Everyone has challenges, every one of us makes excuses at one point in our lives; it is what we do with them that will hinder or promote our growth.
Establishing the Identity of a Character
Characters give life to a novel. How is that possible? Characters are so powerful that readers identify with them, love them, hate them, dream of them, and can’t have enough of them. How is that possible?
This is possible because characters have an identity and readers know that. They have a name, particularities, character traits, and a distinct personality. They have likes, dislikes, things they love and hate, challenges of their own, triumphs and battles, insecurities … – they are like the people who read them; they just are.
For a character to feel real it is important to establish his/her identity throughout the story.
Using Real Life as Inspiration
Ever felt like there is no more inspiration; like the well has run dry and your Muse ran away? Whether you are working on a short story, a novel, a poem, or a blog post, inspiration is right there – in real life. Think of news clips, bits of conversations that leak around you as you go about your daily routine, images of people at a distance that are without sound but rich in gestures and body movement – all that is inspiration, and it is free. Use it, it is there for the taking; it is there to inspire you and make your mind awake, but only when you pay attention and are mindful of your surroundings.
So, when uninspired, open your senses, awake your Muse.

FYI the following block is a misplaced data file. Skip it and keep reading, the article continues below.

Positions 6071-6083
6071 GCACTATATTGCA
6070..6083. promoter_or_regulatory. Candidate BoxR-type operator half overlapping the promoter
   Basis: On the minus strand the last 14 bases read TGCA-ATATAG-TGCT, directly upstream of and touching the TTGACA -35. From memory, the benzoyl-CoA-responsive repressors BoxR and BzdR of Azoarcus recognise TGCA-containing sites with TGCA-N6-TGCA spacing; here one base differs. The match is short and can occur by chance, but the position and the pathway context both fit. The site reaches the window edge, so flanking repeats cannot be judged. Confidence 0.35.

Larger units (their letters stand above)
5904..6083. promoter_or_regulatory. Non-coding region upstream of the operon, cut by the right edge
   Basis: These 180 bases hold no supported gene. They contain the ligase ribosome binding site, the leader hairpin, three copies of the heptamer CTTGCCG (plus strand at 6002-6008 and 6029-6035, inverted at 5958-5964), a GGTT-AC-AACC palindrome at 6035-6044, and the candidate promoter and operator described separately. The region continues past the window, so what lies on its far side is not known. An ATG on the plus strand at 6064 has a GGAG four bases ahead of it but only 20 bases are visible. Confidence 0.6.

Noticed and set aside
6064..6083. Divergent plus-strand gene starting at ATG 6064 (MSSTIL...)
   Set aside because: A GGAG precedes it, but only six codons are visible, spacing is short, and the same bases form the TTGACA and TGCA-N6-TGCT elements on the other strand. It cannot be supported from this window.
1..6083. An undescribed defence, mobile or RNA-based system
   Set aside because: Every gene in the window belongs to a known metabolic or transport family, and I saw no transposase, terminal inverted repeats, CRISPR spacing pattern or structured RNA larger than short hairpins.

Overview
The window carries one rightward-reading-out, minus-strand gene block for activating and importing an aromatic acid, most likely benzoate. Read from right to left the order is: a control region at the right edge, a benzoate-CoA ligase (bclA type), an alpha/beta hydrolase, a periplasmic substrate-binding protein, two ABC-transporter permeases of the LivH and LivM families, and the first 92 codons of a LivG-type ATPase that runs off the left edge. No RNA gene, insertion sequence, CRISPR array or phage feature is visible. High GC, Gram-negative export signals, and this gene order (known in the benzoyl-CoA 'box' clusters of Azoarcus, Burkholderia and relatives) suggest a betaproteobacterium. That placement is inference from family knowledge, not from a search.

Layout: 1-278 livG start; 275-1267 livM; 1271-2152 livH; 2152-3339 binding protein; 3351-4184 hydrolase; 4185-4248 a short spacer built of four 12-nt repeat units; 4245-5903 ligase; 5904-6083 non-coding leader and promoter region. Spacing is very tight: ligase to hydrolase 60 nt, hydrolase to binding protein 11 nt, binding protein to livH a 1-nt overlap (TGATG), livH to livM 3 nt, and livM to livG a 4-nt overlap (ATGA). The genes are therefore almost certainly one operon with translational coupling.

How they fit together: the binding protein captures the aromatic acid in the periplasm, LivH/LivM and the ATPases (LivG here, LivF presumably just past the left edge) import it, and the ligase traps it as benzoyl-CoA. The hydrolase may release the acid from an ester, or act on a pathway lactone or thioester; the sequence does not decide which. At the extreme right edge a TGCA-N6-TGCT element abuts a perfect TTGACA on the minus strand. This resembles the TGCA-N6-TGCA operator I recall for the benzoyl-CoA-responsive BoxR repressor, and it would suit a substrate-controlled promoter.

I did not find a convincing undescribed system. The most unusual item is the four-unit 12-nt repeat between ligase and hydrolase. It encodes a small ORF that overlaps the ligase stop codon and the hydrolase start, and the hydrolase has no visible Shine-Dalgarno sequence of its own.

Using work to procrastinate – Procrastination can keep you busy.
Yesterday, I wrote about being scared of success and the many ways in which we avoid change in our lives, even at the cost of our own success. Today I want to add to the topic. Procrastination is a way in which we can avoid change or sabotage our success. While many may think that procrastination is more related to lack of doing or putting things off, this is only a part of it. You can use work to procrastinate and procrastination can keep you busy.
It may seem a contradiction, but it is just different sides of the same coin. You can use tons of chores, projects, activities, and keep yourself busy in other assignments to avoid change. All of this is a form of procrastination, as the busier you keep yourself with other projects, you will not have to face the one that may change your present situation.
Procrastination in the shape of work is a soft and hidden form of self-sabotage and one that we should be aware of as it can trick us into believing that we are working hard towards our success when the opposite is true – we are working hard to avoid change/success.
Scared of Success
Are you scared of success? Do you find tons of “important” things to do before writing that story or editing that final draft? Do you come up with new projects to delay success?